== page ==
Reviewed by Eileen Quinn Knight, Ph.D.
Jesuits I know, are excellent scholars! The first thing they do in their book is to agree upon a definition of the words that are prominent. For example, Tetlow, allows us to relish the definition of discernment that he will follow in his text. He is gentle and inclusive. He is careful to allow the definition to take root. He believes that discernment is a gift offered to everyone who believes in Jesus Christ. He indicates that Pope Francis has certainly heard this. He is showing the world how a discerning mind and heart light up everything a follower of Jesus Christ does. Each evening I listen to the podcast of James Martin, S.J. when he gives us an Examen for the day. It helps us go back and think how Christ was with us in the day. Tetlow, along the same line, states that discernment in the real world of everyday life is not a computer game. The mature follower of Jesus Christ recognizes that sin has a role in this—my own sin, sin in us, and sin abroad in the world. We must look into what sin’s consequences have wreaked: suffering, violence, and death. That will bring us to ponder how the Way is now the only one people follow, and how we must shake our way free from the other ways—of the world, the flesh, and the devil. We live in joy as the Holy Spirit gives us the gifts of wisdom, understanding, and gentle self-control, and these give us a discerning heart.
The author reveals to the reader some wonderful touchstones that will assist our all day discernment. Mature disciples, he states, are aware that what we think, feel, and do are tightly linked in our mindset and our heartset; we discern about what is sin and what is not, as well as what is good, loving and holy; our ability to discern and our exercise of it grow and develop with prayer and practice; we stressed the discernment of spirits before the Second Vatican Council, but that changed with the mandate to ‘read the signs of the times’. These touchstones make sense during this time of pandemic in a way that startles us into complete and hopeful transformation. The author offers us his own discernment and the joy that becomes part of who he is and what he does.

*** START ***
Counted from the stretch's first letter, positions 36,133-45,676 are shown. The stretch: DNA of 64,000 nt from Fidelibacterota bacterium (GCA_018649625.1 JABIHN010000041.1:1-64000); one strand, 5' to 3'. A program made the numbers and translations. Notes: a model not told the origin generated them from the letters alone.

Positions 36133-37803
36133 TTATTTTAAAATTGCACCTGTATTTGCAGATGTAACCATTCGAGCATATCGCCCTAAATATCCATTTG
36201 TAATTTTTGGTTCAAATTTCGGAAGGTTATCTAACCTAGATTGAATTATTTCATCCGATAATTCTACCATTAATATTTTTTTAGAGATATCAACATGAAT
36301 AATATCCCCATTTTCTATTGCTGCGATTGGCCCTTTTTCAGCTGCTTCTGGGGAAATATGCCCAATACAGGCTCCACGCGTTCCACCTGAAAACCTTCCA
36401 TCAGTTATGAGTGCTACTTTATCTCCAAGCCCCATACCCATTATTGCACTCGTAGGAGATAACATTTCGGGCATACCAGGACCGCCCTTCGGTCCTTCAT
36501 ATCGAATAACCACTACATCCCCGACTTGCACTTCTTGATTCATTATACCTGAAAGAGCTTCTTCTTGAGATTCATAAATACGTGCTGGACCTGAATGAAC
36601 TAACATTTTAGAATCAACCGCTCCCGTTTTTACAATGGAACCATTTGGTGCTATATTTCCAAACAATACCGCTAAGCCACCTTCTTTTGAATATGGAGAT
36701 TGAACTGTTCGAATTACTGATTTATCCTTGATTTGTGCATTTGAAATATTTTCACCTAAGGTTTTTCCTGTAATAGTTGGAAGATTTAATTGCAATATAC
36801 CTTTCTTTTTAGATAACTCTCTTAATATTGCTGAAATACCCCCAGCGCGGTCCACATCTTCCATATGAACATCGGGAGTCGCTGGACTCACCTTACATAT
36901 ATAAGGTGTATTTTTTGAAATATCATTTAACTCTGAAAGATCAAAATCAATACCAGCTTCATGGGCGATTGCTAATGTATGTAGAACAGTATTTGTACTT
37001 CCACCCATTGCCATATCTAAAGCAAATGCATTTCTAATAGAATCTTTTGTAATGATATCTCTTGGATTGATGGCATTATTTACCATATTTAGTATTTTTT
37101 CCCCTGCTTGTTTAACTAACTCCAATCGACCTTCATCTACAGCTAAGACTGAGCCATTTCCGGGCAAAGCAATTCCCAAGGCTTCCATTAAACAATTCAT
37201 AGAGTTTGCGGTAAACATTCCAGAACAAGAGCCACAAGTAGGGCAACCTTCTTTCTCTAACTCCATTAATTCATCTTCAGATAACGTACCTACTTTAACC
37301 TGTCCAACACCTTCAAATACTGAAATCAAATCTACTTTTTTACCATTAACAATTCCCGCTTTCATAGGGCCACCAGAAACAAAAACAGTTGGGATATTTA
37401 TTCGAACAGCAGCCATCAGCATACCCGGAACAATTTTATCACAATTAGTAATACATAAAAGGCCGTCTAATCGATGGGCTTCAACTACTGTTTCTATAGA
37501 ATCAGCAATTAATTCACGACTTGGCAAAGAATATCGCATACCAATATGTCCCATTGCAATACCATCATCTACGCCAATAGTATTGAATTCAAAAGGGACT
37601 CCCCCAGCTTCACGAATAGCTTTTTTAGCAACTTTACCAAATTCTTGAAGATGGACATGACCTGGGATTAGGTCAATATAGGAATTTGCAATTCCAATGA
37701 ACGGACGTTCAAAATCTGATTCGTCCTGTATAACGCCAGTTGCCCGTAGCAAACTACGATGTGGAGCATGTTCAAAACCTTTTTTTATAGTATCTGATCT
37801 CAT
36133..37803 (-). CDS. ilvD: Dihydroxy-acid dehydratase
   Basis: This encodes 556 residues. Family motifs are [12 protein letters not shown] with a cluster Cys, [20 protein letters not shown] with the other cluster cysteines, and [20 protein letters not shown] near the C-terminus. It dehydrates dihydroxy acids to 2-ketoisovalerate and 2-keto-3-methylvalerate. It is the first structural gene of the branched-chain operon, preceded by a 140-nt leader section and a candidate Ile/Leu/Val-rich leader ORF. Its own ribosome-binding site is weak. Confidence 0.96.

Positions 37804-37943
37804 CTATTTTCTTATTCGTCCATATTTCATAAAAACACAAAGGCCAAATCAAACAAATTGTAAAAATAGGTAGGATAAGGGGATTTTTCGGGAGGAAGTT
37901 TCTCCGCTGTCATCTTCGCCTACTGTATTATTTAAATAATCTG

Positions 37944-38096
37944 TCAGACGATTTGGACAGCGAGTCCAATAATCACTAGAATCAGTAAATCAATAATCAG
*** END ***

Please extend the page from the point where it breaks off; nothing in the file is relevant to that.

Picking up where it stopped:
Tetlow continues with this accessible text by stating that some who believe in Jesus Christ seem to be called to live a simple religion following the commandments and enacting Christ’s reign in our lifeworld, for example, the parable of the sower illustrates different levels of discernment and what makes enduring holiness. Tetlow illustrates that discernment asks that we perceive every person as God’s work of art. It asks that we live aware of God’s care for us in every instant. Next, our values shape what we can perceive and also what we can desire. Thus, we Christians value all things in the light of the son of God’s emptying himself to embrace our humanity.
In the section near the end of the book, Tetlow talks about passionate detachment which means putting God first and being able to do the little things and look to the great things with magnanimity. My granddaughter who is six has a delightful way of detaching. She does so with her toys and her food and other issues but the one that is most impressive she told me as we walked this morning. She said, “Grandmother, when anyone asks me for something I have I feel it is just a little difficult to give it away but when it is about me and what I want to do, I ask God to help me not to be so selfish and to choose what they want.
As Tetlow continues, the world’s sin is handed on to us and becomes sin-in-me, which we carry all our lives and must be saved from; sin is a tremendous negative force in the world, but it will not obliterate the good God is creating. We live in hope. No matter how far a person has gone into guilt and sin, God waits lovingly to forgive the repentant. Heart. Tetlow’s words on the Eucharist help us stop and pause: “The Eucharist is not a reward for holiness but a powerful help to love holy in Christ.” As we near the end of the text, we hear the author state, the mature disciple has developed an attitude of gratitude; we live joyfully because beyond this horizon an eternal banquet of love is prepared for us. This is a beautiful book that I would highly recommend as the author is at oneness concerning discernment with our beloved Pope, both Jesuits!